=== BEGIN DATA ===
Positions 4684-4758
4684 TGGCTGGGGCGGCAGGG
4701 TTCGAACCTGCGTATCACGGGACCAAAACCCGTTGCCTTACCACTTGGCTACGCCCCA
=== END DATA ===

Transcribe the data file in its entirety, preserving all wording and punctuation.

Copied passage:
Positions 4684-4758
4684 TGGCTGGGGCGGCAGGG
4701 TTCGAACCTGCGTATCACGGGACCAAAACCCGTTGCCTTACCACTTGGCTACGCCCCA